Although no one knew more about the agents under their command than Alex Harmon, there were things about Steve Carson that he would never have dreamed existed. But that was okay; Carson preferred to keep certain things to him self. It wasn’t often that a person found a way to have it all, but Steve Carson had discovered exactly that. The only thing that escaped Carson’s comprehension was why something so obvious had taken him so long to recognize and put into action. As he scanned the files, Carson thought back to the night when he took charge of his own destiny and put him on a collision course with Harmon’s pet agent, Taylor Bennetto.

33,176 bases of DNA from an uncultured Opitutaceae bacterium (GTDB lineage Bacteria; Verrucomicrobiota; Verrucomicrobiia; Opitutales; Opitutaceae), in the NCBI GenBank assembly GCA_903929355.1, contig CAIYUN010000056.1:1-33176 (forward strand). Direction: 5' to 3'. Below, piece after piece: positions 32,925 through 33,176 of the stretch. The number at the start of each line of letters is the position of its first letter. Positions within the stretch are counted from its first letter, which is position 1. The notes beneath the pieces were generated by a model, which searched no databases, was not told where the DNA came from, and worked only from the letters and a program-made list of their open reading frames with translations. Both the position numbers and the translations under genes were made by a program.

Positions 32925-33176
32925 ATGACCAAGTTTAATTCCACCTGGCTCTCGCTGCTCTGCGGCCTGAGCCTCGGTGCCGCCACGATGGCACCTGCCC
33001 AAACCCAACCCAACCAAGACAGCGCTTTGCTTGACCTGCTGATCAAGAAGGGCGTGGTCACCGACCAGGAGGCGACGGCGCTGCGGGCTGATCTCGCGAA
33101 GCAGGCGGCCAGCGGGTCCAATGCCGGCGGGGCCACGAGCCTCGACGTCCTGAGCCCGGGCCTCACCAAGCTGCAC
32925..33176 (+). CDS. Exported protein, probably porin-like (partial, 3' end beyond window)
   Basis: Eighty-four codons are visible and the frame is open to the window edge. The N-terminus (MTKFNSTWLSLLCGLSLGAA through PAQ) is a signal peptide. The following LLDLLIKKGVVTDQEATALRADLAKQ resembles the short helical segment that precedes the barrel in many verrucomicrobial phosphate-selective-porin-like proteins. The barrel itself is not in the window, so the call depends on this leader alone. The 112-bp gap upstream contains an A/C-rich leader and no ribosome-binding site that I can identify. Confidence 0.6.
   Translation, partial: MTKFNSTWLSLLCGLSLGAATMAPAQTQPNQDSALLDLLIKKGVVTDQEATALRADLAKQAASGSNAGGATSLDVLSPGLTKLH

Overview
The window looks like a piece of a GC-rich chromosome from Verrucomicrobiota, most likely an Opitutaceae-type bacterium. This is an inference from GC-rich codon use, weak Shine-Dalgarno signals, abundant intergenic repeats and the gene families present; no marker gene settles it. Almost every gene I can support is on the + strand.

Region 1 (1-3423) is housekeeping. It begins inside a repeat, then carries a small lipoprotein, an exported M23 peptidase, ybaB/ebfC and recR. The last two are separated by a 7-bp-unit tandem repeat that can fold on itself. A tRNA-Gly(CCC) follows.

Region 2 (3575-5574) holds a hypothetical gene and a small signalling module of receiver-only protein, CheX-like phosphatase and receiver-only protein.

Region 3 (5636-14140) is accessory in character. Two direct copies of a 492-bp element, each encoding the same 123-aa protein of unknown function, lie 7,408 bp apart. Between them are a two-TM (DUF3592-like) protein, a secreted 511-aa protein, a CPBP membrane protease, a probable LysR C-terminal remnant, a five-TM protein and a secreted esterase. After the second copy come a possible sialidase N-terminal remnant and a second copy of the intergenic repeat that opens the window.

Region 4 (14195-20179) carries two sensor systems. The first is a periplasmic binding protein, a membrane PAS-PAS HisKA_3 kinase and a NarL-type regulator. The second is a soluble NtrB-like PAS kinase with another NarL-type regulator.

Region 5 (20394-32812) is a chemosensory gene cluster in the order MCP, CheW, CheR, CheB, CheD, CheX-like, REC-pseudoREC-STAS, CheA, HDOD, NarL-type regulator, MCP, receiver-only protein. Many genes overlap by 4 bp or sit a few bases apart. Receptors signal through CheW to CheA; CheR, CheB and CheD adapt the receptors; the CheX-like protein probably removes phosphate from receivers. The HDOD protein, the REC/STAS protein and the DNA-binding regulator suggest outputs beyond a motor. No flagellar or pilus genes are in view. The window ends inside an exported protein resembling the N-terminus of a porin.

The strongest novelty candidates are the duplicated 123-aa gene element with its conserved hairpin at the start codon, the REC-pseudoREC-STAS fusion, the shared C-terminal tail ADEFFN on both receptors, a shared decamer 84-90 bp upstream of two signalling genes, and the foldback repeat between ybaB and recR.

He had been conducting a review of some wire taps placed on one of the Calabriese’s top enforcers, a conversation in which the enforcer was making vague references to a police officer who was supplying information and occasional muscle for the family in exchange for some forgiveness of gambling debts. On the surface, this type of information was nothing new, in fact in was so passé that after Carson noted the name of the officer mentioned; he almost deleted the entire conversation. But as the enforcer hung up the phone, he made an off hand comment; something about what the family might be willing to pay for advance warnings of RICO stings and federal raids of various operations in the tri-borough area. Carson thought about the money that was being discussed. At the time he was a G4 pay grade, 25 years, and 50% final average salary retirement. What the mob was willing to offer some dirty cop with a gambling habit was more than he would make in five years. The more he thought about the inequities the more it gnawed at him. His parents had lived and worked a dead-end nine-to-five existence, scrimping and saving only to end up in a retirement community on a fixed income and if he weren’t careful, he’d end up the same way. He looked at the name he written down: Andrew Simpson, detective 3rd grade, 29th Precinct and asked himself: what if?